What Is Vasculitis?
Vasculitis is a general term for several conditions that cause inflammation in your blood vessels. It’s also called angiitis or arteritis. It can make your blood vessels weak, stretched, bigger, or narrower. They might close entirely.
Vasculitis can affect people at any age. Some forms affect blood vessels that go to or supply specific organs like your skin, eyes, or brain. Other kinds might involve many organ systems at the same time. Some of these general forms could be mild and not need treatment. Others may be severe.
Doctors don’t know what causes many cases of vasculitis. It might be linked to an allergic reaction to a medication. You can also get it after having an infection that sets off an unusual response in your immune system, damaging your blood vessels.
Vasculitis also may be tied to immune system diseases that you’ve had for months or years, such as rheumatoid arthritis, lupus, or Sjögren's syndrome.
Vasculitis can be serious. When your blood vessel becomes weak, it might stretch and bulge (called an aneurysm). It might also burst open, causing bleeding. This can be life-threatening but is very rare.
When your blood vessel becomes inflamed and narrowed, it might partially or totally block the blood flow to that area of your body. If you don’t have enough other blood vessels to supply the area, the tissue will die. This can happen in any part of your body.
Vasculitis can have general symptoms like fever, loss of appetite, weight loss, and fatigue.
It can also cause specific problems, depending on the body part that’s involved. If it’s your skin, you might have a rash. If your nerves aren’t getting enough blood, you could have numbness and weakness.
Vasculitis in your brain may cause a stroke. You could have a heart attack if it affects your heart. Inflammation in the vessels supplying blood to your kidney can lead to kidney failure.
If you notice anything unusual, see your doctor right away.
Types of vasculitis
Doctors divide vasculitis into types, based on the size of the blood vessels involved:
- Large. This includes conditions like polymyalgia rheumatica, Takayasu’s arteritis, and temporal arteritis.
- Medium. Examples are Buerger’s disease, cutaneous vasculitis, Kawasaki disease, and polyarteritis nodosa.
- Small. This includes Behcet’s syndrome, Churg-Strauss syndrome, cutaneous vasculitis, Henoch-Schonlein purpura, microscopic polyangiitis, granulomatosis with polyangiitis, golfer’s vasculitis, and cryoglobulinemia.
Your doctor will ask about your medical history and do a physical exam. You’ll need tests to look for inflammation or to rule out other conditions. These may include:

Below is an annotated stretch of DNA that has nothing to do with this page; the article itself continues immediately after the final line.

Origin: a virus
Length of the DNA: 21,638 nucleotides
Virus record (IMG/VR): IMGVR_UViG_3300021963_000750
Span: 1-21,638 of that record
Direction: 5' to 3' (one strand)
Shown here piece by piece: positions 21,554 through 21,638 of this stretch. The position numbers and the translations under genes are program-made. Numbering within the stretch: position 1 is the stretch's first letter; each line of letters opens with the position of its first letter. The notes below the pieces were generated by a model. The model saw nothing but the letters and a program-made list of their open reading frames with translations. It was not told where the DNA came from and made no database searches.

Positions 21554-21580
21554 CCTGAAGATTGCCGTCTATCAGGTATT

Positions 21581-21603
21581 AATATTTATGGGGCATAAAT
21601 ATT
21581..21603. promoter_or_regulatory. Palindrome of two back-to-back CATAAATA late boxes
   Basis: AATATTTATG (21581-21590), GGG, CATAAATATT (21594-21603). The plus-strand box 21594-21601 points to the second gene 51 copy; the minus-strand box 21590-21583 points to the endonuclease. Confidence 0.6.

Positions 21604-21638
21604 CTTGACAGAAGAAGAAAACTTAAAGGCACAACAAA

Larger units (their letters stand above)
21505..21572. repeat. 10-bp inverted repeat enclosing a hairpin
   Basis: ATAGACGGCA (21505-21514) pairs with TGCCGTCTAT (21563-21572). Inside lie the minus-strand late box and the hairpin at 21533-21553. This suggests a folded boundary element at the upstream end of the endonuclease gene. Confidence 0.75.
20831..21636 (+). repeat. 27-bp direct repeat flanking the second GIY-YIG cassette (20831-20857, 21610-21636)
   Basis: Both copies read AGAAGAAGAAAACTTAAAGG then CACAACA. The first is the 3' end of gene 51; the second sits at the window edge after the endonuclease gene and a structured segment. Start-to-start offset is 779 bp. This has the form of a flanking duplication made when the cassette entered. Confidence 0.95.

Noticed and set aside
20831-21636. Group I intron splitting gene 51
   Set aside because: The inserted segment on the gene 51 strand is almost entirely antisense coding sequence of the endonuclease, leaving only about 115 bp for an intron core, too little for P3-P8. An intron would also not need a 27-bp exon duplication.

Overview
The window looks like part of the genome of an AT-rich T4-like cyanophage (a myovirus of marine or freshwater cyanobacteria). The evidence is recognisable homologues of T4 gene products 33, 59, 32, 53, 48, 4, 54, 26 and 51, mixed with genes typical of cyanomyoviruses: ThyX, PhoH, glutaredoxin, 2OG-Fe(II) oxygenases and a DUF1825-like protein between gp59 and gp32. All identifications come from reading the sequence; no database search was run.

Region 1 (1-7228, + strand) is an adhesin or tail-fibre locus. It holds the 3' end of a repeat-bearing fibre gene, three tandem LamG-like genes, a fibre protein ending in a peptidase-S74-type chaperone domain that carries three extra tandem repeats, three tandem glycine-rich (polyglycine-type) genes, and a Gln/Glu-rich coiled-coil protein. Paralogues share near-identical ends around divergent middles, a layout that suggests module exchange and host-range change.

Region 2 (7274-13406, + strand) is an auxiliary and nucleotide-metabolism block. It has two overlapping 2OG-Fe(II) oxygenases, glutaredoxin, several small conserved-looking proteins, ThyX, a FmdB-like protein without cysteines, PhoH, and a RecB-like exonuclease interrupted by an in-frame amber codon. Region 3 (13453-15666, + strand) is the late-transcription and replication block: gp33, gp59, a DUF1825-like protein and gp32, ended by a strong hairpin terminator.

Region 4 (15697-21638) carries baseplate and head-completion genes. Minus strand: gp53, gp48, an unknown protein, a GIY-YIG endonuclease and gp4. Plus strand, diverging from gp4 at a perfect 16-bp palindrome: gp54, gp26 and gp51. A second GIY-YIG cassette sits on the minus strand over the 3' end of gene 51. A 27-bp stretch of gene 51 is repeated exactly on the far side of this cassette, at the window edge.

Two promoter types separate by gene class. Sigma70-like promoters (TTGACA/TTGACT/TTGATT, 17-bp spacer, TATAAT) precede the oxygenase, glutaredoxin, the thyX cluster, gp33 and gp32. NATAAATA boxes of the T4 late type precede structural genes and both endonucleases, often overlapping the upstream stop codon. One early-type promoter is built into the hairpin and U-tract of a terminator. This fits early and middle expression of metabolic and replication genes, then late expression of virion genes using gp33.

- Blood tests. Certain types of blood cells or antibodies can be signs of vasculitis.
- Urine tests. These check for kidney damage.
- Imaging tests. X-rays, MRI scans, CT scans, PET scans, and ultrasounds show inflammation in your blood vessels and organs. You might also have an angiogram, in which your doctor injects dye into your bloodstream. It shows up on X-rays to give a better picture of your blood vessels.
- Heart tests. An echocardiogram tests how well your heart is working.
- Biopsy. Your doctor takes a sample of tissue from your blood vessel or organ. A specialist can check it for signs of inflammation or damage.
Treatment depends on what’s causing your vasculitis and which organs are affected. Vasculitis might go away on its own if it’s the result of an allergic reaction. But if crucial organs such as your lungs, brain, or kidneys are involved, you need treatment right away.
Your doctor will probably give you corticosteroid medications, also known as steroids, to fight inflammation. You might need to take them for a long time. Your doctor will watch you closely for side effects like high blood pressure, high blood sugar, and bone problems.
Other medications can help slow your immune system with milder side effects than steroids. These include methotrexate (Rheumatrex,Trexall).
A drug called tocilizumab (Actemra) blocks an inflammatory protein in your body. You might be able to use a lower dose of steroids if you take it at the same time.
If you have anti-neutrophil cytoplasmic autoantibody (ANCA)-associated vasculitis, your doctor may prescribe avacopan (Tavneos).
Your outlook will depend on several things, including the type of vasculitis you have and how quickly you were diagnosed. With the right treatment, many people live long, productive lives.
Once your vasculitis is under control, your doctor will slowly stop your medications. The goal is for you to be in remission -- when there aren’t any signs of the condition in your body -- or to be cured. You’ll need regular checkups to watch for long-term side effects of treatment, vasculitis flare-ups, and complications. Know the symptoms so you can alert your doctor right away.